John, John, John....whatever happened to the cynic in you? They located the corruption and corruptors, and got paid off..... ... From: John PattenMessage 1 of 6 , Apr 13, 2006View SourceJohn, John, John....whatever happened to the cynic in you? They located the
corruption and corruptors, and got paid off.....
----Original Message Follows----
From: John Patten <jppatten98@...>
Subject: Re: [ujeni] Christine's contributions
Date: Wed, 12 Apr 2006 00:11:15 -0700 (PDT)
Whatever became of the anti-corruption bureau? Did
they ever get any traction on any issues or anyone
know the status? That's also been about ten years.
--- Don & Cathy Weber <weber@...> wrote:
> Though I continue to appreciate news of Malawi via__________________________________________________
> Christine, I continue to stay frustrated by the
> government's priorities which seem to feathering
> their own nests (Parliamentarians & Ministers) and
> empowering their respective political parties. Then
> I read 2 articles---Malawi: The Hidden Costs of
> Deforestation (April 3) and Malawi: Do-Gooders Pave
> the Road to Malawian Hell (April 11) and get further
> I remember all the hand ringing and then subsequent
> schemes dealing with deforestation. I remember
> reading all could about Malawi after getting our
> Peace Corps assignment and finding out, among other
> things, it was dubbed the Switzerland of Africa
> because of its' lush forests. I remember arriving in
> Blantyre and after seeing the "naked" Ndarande
> Mountain being told it was tree lined only a few
> years before. I also recall hearing of schemes
> involving education, enforcement and reforestation.
> That was 12 years ago.
> The April 11th opinion piece underscores the
> government's reliance on outside resources to
> "solve" problems thus abdicating their
> responsibility to directly tackle the issues that
> are sustaining an impoverished society. To me the
> most egregious abdication is lack of oversight on
> enforcement. As a result the enforcers can't or
> won't enforce and the self defeating practices of
> the populace goes on.
> Please excuse the rant. I felt the need. Thank you
> Christine for the continued pipeline to The Warm
> Heart of Africa. Don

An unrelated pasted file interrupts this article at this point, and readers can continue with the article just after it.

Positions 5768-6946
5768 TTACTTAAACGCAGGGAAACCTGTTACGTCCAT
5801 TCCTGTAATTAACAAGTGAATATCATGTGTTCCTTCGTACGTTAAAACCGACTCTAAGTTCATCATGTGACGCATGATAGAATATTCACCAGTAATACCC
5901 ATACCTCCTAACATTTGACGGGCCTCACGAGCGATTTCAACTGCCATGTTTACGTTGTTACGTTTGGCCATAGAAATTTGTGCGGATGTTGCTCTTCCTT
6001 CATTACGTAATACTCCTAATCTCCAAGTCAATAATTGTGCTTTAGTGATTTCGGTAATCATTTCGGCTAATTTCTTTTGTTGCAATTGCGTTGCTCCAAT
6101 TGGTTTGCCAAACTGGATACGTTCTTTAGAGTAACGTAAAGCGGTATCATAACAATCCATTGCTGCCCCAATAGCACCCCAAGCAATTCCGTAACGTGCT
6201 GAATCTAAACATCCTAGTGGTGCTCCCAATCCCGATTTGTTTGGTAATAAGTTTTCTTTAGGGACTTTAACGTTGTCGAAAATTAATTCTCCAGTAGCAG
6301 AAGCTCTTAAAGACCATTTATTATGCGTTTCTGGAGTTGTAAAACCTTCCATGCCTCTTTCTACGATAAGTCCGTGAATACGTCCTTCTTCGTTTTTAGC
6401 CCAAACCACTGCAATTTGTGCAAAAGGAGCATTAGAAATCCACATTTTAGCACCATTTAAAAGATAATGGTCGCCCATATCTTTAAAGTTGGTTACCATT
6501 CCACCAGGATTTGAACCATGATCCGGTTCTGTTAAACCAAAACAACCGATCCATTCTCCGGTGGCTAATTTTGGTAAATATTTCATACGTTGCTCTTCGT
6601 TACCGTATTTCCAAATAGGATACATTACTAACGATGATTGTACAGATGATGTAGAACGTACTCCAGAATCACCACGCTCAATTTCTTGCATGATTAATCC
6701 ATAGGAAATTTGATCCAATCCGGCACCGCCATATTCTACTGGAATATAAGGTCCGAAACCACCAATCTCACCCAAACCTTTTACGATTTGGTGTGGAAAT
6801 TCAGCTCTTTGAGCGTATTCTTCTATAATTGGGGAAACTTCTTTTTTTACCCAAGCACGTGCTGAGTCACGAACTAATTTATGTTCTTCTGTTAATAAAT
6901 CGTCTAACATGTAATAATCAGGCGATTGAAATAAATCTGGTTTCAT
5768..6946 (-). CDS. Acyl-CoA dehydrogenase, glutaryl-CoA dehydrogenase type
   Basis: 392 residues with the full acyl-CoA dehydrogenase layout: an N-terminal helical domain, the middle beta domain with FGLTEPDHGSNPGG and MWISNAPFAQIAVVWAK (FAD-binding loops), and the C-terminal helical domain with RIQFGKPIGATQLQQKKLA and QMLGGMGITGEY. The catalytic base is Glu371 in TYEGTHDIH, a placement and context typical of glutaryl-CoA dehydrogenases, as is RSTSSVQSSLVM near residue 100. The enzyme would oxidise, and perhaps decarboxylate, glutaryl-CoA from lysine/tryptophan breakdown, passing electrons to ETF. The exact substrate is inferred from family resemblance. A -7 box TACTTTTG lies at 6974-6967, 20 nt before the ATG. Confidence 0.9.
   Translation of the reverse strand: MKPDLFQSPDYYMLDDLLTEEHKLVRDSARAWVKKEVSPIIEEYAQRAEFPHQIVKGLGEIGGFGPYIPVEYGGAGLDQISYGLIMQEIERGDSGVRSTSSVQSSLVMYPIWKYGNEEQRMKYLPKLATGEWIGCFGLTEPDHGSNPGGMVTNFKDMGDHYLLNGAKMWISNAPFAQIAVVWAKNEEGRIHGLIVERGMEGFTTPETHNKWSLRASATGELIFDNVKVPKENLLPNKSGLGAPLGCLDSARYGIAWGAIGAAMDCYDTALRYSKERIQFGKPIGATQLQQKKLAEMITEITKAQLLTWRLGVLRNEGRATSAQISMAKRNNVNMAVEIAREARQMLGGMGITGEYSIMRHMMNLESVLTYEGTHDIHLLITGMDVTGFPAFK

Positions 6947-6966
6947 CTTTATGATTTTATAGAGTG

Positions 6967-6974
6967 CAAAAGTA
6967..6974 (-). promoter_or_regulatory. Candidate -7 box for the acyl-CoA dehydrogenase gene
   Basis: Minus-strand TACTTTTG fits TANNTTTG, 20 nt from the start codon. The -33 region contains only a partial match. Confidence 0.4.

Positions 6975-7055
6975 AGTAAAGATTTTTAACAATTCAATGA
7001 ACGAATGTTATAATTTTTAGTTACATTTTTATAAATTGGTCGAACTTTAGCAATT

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Thanks for the words of encouragement. When we were in Malawi a couple of years ago I did feel a sense of optimism with the new Presidents goals, the factMessage 2 of 6 , Apr 14, 2006View SourceThanks for the words of encouragement. When we were in Malawi a couple of years ago I did feel a sense of optimism with the new Presidents' goals, the fact Maluzi was unsuccessful in circumventing the Constitution so he could run for a 3rd term and a general attitude that this was yet another "new beginning" for Malawi. What frustrates me, therefore, is reading of the continuous haranguing by the Old Guard when they should finally be accepting change and channeling some energies toward creating a better life for Malawians.Keep us posted Felix. I don't like being a curmudgeon. Don----- Original Message -----From: Felix EdwardsSent: Thursday, April 13, 2006 4:12 AMSubject: Re: [ujeni] Christine's contributionsI was in Malawi earlier this year and while much has changed, much remains the same. As to what Don is talking about, while there I was impressed with what the President is trying to do, turning round a rampantly corrupt system and professionalising govt, but this is a long, long process and is not helped by donors who have been used to ruling the roost. Put simply he is pissing off all the people who should be pissed if he is doing things right.I met with the Education Minister, Kate Kainja and when I asked her about this she was quick to respond, saying that for the last 12 years donors have had their say, but now she is working to take ownership back to the Ministry and get the donors working with them rather than vice versa.When you hear stories of corruption please remember to look at who is saying what. There is a lot of politicking going on and personal interest shines through, UDF are running scared, Muluzi in particular, and the President is playing a long hard game (and slowly winning) in attacking what has gone on before. Govt is slowly changing, the civil service is becoming more professional, but it is happening under the cloud of what went on before. I returned from my visit cautiously optimistic, but will be watching things carefully.